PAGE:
As reported by the National Golf Foundation (NGF), by May 17, 95% of all golf courses in the United States will be open for business, most with some sort of operating restrictions. As golf enthusiasts, we’re all excited to get back out and chase the little white ball, but what are the long term impacts of social distancing on golf? I recently posed some questions to Steve Skinner, CEO of Kemper Sports, who operate over 130 golf properties nationwide, including some of the most prominent facilities in the country.
The topics of the questions included:
- Anticipated revenue decline in 2020
- Impact on club membership
- Impact on rounds played
- Job losses
- Changes to golf course maintenance
- Expanded use of properties for alternative activities
- Real Estate Tax Assessments
- Course closures
- Golf in the future with social distancing
Mr. Skinner said that he expects rounds played to be higher at their facilities, and that courses have been very busy since reopening. He predicts that if they can have foursomes at all their courses rounds will increase from 2019 and that folks working from home like to play golf. He expects a decline in Food & Beverage revenues of from 50% to 70% due to wedding and event cancellations. He anticipates F & B will take the biggest hit, followed by pro shop revenues, with golf revenues also impacted due to smaller group size and cart restrictions.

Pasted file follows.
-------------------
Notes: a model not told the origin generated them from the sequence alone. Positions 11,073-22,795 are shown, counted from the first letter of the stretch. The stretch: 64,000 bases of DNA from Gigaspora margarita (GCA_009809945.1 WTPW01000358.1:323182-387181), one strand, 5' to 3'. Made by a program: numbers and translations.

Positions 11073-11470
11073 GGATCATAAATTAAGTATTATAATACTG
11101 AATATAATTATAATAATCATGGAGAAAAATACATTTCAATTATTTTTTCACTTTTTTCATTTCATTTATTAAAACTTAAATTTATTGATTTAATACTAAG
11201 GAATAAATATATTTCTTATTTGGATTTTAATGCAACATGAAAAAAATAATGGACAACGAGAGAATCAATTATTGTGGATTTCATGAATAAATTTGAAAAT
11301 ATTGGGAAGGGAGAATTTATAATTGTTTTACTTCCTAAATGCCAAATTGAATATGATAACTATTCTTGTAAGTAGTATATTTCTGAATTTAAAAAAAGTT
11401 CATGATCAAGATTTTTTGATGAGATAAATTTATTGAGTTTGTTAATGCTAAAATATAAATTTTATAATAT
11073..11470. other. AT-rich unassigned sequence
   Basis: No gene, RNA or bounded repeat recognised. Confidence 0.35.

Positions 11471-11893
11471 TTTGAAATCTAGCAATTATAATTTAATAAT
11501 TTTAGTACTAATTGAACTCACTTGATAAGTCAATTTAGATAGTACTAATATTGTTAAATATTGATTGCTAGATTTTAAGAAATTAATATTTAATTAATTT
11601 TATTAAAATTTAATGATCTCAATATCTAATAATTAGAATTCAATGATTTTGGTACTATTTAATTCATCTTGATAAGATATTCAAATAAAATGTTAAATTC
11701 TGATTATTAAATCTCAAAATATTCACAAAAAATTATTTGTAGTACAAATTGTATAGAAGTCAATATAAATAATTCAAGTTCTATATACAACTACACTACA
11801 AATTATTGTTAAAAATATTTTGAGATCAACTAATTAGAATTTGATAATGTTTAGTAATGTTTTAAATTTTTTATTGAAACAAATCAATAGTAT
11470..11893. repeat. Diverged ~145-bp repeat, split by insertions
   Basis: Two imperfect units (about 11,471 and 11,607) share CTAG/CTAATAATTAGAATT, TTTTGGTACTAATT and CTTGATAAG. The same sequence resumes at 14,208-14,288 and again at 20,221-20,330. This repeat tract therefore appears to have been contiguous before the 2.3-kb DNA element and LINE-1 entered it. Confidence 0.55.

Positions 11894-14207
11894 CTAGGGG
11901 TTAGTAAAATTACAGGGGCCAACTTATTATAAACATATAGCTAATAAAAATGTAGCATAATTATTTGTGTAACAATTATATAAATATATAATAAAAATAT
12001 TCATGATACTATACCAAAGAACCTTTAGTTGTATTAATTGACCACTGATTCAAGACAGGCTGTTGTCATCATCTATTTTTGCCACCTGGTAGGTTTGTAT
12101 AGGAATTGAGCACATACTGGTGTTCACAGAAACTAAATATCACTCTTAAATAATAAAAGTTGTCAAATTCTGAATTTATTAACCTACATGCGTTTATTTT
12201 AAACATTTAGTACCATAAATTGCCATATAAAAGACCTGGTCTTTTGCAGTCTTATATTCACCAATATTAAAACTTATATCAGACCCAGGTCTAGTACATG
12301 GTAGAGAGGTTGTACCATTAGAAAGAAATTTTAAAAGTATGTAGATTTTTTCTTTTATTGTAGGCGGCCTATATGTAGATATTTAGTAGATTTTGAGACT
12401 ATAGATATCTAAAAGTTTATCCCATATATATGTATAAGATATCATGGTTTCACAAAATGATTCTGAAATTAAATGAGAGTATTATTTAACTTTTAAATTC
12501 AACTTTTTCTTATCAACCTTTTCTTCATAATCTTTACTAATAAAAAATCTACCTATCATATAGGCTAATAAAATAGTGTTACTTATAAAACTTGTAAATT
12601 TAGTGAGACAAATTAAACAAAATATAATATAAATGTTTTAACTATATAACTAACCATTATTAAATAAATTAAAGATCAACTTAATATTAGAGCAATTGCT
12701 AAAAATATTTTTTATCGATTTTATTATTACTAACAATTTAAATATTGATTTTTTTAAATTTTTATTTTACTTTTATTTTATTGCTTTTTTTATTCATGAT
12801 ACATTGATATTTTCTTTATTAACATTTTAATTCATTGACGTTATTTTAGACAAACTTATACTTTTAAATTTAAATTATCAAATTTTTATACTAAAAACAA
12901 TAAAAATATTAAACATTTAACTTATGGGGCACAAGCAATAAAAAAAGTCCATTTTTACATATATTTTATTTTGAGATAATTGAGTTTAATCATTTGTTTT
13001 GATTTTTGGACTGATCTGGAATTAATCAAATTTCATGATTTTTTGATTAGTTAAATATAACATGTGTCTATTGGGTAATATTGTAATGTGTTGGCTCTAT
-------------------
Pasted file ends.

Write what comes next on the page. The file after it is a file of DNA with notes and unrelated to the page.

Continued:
When asked about membership at Kemper’s private clubs, Skinner said: “We are seeing good commitment from members and strong interest in joining clubs. He predicts that the Coronavirus will create a “safe” perception of private clubs and encourage more staycations this summer.He expressed concern about how quickly the economy may recover from Coronavirus.
Skinner does not foresee any significant changes in golf course maintenance practices, stating that “we will look to be efficient with resources but still provide a high quality product.” When asked about expanded use of properties for alternative activities, Skinner cited Bocce, Platform Tennis, Simulators, etc. as options for the future, which they have already added at some facilities.
When asked about the potential for more course closures, Skinner deferred saying that the pace of the economic recovery would determine that. He sees a bright future for golf because “Golf is the perfect sport for a social distancing environment. I believe golf will benefit from this “new normal” as people look to socialize in smaller groups and to get outside. I also believe that the environment could benefit private clubs as people look to frequent places that they know well and consider safe”.
Anyone who’s looked to get a tee time recently will certainly understand Skinner’s optimism about rounds played. Many tee sheets are full. In some cases this is because intervals have been increased and in others because groups have been limited to 2 or 3 players. However, as I suggested in an earlier piece, it is certainly possible that golf could benefit in the long term from the concept of social distancing. Time will tell.